Whenever a person uses the word “inspiration,” it is important to understand just what he means by it. It is always important to know how a person defines the words that he uses. Many people claim that they believe that the Bible is inspired, but at the same time would deny that the Bible is of divine origin. Some, by their use of the word “inspiration,” simply mean that the writer was motivated to write, much like the writings of Shakespeare, Milton, etc. This is really to deny inspiration altogether--that is the inspiration that the Bible claims for itself. Others mean that parts of the Bible are inspired of God, but that other parts are not. This view of inspiration was motivated by the attempt to explain alleged errors in the Bible. But, if the Bible is unreliable in any part, how could we rely upon any of it? Again, this view is equivalent with a denial of inspiration. Others have suggested a view that is commonly called “thought inspiration.” The idea is that God inspired the writers with certain concepts and thoughts and then left to their discretion the way in which that thought should be conveyed. While this may be closer to what the Bible teaches than any of the others mentioned thus far, even this is not what the Bible claims for itself.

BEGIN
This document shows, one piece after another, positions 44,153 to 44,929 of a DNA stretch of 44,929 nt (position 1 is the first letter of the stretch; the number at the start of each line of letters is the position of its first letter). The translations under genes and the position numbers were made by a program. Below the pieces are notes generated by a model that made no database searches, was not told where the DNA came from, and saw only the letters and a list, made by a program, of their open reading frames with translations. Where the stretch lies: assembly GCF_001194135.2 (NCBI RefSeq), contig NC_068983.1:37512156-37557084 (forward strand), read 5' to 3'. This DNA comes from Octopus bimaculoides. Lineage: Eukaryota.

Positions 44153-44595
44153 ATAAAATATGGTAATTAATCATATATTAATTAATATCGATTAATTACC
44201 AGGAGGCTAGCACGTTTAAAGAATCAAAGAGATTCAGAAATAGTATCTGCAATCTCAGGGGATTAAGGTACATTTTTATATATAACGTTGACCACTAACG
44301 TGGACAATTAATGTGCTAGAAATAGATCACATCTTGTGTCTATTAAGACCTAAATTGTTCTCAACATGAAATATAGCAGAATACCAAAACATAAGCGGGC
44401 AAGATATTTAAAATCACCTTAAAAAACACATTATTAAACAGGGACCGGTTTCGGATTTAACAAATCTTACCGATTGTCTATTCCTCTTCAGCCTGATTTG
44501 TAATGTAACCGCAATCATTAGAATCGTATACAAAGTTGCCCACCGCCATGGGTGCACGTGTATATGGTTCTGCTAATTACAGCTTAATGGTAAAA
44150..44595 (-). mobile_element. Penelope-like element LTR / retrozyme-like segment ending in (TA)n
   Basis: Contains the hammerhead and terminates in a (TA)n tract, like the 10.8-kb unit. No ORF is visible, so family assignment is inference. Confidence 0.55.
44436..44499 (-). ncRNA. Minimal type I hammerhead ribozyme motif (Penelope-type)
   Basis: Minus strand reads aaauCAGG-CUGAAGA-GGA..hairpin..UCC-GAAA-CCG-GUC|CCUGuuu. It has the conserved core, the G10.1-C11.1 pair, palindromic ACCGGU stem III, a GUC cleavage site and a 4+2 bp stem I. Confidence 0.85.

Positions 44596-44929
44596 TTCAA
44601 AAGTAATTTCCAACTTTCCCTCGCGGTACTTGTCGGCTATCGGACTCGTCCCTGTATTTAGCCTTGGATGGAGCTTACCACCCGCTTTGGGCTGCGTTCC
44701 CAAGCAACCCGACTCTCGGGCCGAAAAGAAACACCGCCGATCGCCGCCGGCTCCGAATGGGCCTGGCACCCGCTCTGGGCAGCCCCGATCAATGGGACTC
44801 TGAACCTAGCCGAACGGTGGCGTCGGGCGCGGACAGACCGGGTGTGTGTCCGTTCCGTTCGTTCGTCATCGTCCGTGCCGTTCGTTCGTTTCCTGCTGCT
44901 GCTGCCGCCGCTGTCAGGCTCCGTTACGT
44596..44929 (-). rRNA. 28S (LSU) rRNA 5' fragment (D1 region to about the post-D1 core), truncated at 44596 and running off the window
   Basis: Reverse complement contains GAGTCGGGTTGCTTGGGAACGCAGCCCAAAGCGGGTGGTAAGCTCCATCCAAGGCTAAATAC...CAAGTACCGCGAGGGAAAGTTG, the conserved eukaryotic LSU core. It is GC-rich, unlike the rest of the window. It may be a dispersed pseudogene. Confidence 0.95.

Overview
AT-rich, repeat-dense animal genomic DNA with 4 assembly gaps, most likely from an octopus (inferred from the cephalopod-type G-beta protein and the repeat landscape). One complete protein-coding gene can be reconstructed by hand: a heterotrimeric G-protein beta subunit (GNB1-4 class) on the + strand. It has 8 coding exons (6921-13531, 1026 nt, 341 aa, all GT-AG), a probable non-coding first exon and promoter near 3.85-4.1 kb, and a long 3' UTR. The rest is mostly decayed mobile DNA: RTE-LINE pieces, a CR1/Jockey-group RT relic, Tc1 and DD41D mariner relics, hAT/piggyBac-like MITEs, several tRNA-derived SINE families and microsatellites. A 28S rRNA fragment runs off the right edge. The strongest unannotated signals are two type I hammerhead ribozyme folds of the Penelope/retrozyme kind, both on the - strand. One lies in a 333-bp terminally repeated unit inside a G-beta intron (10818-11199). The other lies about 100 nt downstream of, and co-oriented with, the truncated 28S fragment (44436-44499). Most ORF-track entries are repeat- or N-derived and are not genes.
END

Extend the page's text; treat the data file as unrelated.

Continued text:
The view of inspiration that is taught in the Bible is generally referred to as “plenary inspiration” or “verbal inspiration.” Plenary comes from the Latin word that means “full.” Thus, plenary inspiration means that the Bible is fully inspired -- not any of it was simply the work of men and none was left to the writers discretion. Verbal means that the Bible was inspired word for word. This is to be distinguished from the Dictation view of inspiration that suggests that the writers acted as no more than a secretary taking a letter. Surely it is obvious that the writers’ character, style and vocabulary are evident in their books. While the resultant books are fully inspired word for word, the Biblical writers themselves were not merely God’s writing instruments.